I am away from the clock at this point, but I know we have at least an hour or so of solid sleep time. Ellis needs to play outside as much as I need to go straight back to bed. She wins. Until suddenly the world is tragic, and the only way she can fight off her frustration is to flop face first into the snow when I’m trying to get her to walk. And then something happens.

I break. Every single frustrating minute from the morning pile-drives my patience and I have to fight back against the weight of it. So I yell. I yell at my daughter to stop laying in the snow so we can walk down the driveway. She yells back, and we both stand there, snorting steam into the winter air. I imagine we look like rams, heads lowered, ready to clash again at any moment.

I turn away, staring down the length of the snow-covered driveway. I feel a thousand miles away from anyone.

A gentle answer turns away wrath, but a harsh word stirs up anger.”

The verse from Proverbs 15 comes from out of nowhere, slips in the door without knocking, stands in front of me.

It is another confrontation. But this one I know how to handle.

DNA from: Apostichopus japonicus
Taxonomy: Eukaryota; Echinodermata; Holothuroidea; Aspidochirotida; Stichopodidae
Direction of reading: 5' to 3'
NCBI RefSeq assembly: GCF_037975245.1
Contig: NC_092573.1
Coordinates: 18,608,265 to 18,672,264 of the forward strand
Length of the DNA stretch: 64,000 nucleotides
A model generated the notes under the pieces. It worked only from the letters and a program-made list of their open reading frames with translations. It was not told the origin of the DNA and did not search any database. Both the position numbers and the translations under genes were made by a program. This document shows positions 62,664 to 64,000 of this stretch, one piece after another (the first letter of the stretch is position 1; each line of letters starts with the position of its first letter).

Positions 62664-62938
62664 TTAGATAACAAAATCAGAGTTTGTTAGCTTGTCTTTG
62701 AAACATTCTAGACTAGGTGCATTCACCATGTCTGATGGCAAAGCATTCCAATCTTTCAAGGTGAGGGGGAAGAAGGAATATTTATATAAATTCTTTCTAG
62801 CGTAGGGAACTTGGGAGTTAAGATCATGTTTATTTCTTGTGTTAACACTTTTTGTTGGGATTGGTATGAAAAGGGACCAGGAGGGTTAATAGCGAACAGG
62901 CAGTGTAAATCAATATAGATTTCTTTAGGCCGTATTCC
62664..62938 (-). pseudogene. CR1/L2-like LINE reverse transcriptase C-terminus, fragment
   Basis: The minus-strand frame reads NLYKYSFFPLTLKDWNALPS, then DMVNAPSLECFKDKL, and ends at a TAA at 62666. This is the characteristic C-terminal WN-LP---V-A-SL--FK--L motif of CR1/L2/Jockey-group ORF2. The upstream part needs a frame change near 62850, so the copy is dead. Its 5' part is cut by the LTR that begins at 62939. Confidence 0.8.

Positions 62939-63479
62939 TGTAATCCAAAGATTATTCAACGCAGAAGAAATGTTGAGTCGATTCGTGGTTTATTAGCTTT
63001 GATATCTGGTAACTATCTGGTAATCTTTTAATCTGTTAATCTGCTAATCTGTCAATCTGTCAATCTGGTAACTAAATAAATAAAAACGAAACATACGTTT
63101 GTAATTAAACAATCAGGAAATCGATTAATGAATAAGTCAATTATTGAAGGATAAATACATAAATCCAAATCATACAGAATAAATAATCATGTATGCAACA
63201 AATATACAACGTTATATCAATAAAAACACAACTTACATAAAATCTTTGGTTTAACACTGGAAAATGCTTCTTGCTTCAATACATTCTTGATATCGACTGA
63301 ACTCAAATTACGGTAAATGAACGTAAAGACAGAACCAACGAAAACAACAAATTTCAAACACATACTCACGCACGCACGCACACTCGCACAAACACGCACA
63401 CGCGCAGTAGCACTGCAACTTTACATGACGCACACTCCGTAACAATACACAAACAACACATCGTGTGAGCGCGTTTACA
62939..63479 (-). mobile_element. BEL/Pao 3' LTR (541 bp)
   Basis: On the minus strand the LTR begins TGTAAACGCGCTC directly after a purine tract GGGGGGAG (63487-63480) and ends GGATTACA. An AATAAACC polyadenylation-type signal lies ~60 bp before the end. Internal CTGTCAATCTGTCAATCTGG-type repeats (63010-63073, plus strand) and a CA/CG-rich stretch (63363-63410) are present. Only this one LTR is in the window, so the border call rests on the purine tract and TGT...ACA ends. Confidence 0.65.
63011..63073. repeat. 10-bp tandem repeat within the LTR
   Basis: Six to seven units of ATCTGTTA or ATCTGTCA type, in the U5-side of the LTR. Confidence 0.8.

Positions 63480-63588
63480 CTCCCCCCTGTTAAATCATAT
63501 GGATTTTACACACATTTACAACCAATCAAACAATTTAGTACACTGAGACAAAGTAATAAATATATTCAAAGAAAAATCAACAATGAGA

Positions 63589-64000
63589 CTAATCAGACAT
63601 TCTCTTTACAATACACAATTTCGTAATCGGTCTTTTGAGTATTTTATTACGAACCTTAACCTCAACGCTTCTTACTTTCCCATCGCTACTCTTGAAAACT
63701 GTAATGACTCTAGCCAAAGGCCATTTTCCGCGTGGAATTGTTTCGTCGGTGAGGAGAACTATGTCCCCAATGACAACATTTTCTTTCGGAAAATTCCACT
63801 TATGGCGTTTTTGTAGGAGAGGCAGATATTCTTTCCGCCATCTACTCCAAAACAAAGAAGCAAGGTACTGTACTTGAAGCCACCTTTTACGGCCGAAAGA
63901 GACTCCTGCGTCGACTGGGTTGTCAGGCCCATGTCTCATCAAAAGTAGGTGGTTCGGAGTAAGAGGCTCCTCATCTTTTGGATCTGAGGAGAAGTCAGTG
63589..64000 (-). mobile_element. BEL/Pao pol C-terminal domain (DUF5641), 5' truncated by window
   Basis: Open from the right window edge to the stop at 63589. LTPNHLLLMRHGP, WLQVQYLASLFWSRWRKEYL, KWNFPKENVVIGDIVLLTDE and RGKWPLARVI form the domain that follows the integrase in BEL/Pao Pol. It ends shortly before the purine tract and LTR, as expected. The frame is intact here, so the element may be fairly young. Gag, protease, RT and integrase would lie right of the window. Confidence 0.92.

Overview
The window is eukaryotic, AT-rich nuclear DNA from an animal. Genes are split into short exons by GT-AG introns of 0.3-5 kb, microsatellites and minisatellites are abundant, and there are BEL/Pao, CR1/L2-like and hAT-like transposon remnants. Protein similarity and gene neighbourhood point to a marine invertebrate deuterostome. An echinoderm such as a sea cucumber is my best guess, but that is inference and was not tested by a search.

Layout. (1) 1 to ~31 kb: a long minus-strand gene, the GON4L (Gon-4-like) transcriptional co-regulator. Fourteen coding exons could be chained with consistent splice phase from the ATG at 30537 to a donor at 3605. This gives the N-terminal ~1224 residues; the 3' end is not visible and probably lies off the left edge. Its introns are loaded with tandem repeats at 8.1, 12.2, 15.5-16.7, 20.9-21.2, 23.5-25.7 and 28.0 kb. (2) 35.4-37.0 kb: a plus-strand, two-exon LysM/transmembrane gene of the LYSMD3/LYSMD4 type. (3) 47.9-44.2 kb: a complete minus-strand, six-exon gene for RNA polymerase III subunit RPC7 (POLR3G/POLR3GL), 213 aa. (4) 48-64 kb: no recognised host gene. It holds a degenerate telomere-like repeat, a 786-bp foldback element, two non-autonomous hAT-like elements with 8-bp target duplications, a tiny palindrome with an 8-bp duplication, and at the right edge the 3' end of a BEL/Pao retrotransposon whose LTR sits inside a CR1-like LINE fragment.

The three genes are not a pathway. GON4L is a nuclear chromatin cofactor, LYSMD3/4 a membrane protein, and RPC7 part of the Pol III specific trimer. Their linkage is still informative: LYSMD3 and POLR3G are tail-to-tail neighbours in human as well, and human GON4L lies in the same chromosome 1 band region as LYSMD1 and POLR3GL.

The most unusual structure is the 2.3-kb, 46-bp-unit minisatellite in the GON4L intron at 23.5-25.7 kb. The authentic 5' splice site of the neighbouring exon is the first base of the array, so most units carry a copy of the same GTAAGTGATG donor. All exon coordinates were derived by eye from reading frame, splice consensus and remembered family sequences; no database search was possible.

I pick my little girl up off the ground, and then I get down on my knees in the snow. Her blue eyes are crystalline with tears. I apologize for my yelling, tell her I love her. The wind blows around us and I feel it pushing away the heat of my anger.

Happy now

Happy now

My daughter looks at me, wiping her nose on the back of her mitten, and says, I sorry too mama. I happy now. I laugh. Happy now is her code for everything’s okay. I’m ready to move on.

And just like that, it IS okay. We walk down the rest of the driveway, check the mailbox, come back to play on the play set, and journey off to go pick another bunch of wild grapes growing on our corn crib. They are incredibly sweet after the frost.

I grew up in the church, so I’m familiar with the phrase “the word of God is living and active”. I also get that it sounds a little fake, or maybe just too evangelical, but hear me out. Because I haven’t ever felt a bible verse be more present and real than in that moment, in the snow, having a face-off with my toddler.

The verse became more than a platitude. It became truth – real, actionable, truth. Anger put a sudden halt on my discipline, but Forgiveness let me walk hand in hand with my daughter.

I don’t have a lot of time for quiet, introspective Bible reading these days. I think God knows. I think He also understands, and in the moments when I’m almost ready to crumble, He carefully places a verse in my palms.

Then He waits for me to do something with it. Because it’s not enough just to know truth.Truth needs to be practiced, moment by moment, mess by mess, until it’s meaning emerges.

Living. Active. Present when I need it most.